|For centuries, trees and forests have held a special value for individuals and cultures around the world. As such, it is inevitable that laws were adopted to protect and define their management.
The modern debate about what we call forest practice laws began with a battle between Gifford Pinchot and William Greeley. Pinchot not only advocated public ownership of the vast federal lands, he also argued that all private forest lands should be regulated to stop the abuses of the cut and get out timber operations.
Pinchot once wrote: The most urgent need of the forests of America is similar control. Voluntary cooperation as a means of ending forest devastation has broken down. Almost every civilized country has, to some extent, public control of lumbering on private forest lands. In America, we must have such controls as will stop forest devastation. This is the key to our future in forestry.
Greeley believed that landowner education, technical assistance, and aid were preferable alternatives. The difference between Pinchot and Greeley reflects the classic debate between those who believe that people will do the right thing if they only know what to do and those who believe that rules must be adopted and enforced if the right thing is to be done. It is analogous to the basic rule of the road - do we really need speed limits and traffic patrols, or is driver education and a basic understanding of highway safety enough? Because we obviously need both, the question is how much of each?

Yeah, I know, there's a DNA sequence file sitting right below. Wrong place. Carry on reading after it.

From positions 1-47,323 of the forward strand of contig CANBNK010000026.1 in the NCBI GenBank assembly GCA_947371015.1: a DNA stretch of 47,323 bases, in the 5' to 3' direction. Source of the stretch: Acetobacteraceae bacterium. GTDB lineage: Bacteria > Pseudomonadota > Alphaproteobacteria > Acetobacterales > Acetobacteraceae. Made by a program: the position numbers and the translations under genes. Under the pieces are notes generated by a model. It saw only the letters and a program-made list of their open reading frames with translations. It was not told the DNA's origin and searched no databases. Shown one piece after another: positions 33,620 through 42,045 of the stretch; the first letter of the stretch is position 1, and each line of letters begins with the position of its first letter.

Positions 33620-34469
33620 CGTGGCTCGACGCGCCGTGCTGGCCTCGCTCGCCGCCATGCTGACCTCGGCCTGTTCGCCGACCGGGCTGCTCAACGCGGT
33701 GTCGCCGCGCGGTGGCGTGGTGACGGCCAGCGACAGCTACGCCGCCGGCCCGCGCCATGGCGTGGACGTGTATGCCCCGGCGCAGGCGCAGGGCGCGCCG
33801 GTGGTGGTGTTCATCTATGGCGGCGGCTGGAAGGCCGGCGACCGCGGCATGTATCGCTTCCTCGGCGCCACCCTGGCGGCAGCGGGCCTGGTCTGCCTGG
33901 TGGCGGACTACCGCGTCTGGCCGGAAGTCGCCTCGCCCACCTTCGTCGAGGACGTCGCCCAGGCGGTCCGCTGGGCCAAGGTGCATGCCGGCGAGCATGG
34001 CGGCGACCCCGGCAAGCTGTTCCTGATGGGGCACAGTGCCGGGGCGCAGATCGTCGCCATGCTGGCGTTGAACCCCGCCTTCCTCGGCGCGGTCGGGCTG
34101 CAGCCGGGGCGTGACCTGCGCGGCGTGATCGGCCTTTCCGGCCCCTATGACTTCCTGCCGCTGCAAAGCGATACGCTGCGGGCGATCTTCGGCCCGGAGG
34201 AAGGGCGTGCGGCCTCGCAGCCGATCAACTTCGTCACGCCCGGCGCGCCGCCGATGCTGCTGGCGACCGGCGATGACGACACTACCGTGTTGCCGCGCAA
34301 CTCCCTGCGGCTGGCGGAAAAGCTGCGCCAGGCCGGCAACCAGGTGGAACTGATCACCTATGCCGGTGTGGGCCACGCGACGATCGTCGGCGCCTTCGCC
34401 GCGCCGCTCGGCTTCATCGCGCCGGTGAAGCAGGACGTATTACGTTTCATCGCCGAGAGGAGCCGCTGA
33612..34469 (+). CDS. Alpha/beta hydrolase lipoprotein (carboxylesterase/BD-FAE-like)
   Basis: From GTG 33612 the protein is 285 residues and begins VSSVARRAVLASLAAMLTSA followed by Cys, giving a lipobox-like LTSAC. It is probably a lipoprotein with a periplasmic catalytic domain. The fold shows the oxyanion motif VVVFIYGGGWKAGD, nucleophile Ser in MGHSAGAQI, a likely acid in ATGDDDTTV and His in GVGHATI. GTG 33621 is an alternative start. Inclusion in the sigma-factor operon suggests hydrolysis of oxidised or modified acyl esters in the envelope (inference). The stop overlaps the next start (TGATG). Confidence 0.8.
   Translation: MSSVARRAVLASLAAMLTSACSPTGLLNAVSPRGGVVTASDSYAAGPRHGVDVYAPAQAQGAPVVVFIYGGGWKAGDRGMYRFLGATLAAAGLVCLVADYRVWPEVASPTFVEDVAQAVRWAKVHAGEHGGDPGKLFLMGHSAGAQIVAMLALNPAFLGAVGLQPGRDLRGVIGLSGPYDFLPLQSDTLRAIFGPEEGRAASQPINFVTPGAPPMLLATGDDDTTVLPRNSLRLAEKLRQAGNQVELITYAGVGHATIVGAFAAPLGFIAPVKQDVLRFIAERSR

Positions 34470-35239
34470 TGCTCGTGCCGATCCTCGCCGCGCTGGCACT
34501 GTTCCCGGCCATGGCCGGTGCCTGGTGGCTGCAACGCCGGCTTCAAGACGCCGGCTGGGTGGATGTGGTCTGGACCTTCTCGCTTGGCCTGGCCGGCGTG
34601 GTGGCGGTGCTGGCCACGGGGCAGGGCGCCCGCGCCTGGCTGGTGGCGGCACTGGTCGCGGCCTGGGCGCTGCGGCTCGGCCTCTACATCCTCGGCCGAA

The Forestry Division strives to keep staff up-to-date with the current science and research regarding timber management planning and techniques. Using best available science, staff work with landowners in developing a management plan for their resources that will meet their objectives and improve or maintain watershed health. There is not one method or technique that will achieve the desired conditions on every piece of ground, even if they are growing the same type of trees.
If you'd like to see what a managed forest looks like, there are several demonstration forests around the state sponsored by State Forestry and the New Mexico Tree Farmer Program. Please check out the Demonstration Forest information on our site. Staff foresters participate in continuing education, in-house training and share ideas with other states' forestry agencies. Opportunities to network with other foresters and stay on top of the current science include Society of American Foresters (SAF) meetings and field trips, several staff are members and a few are Certified Foresters through the SAF; and the Western States' Forest Practices Roundup, held in a different state each year.
For more information or to request a site visit by one of our foresters, please contact the district office nearest you.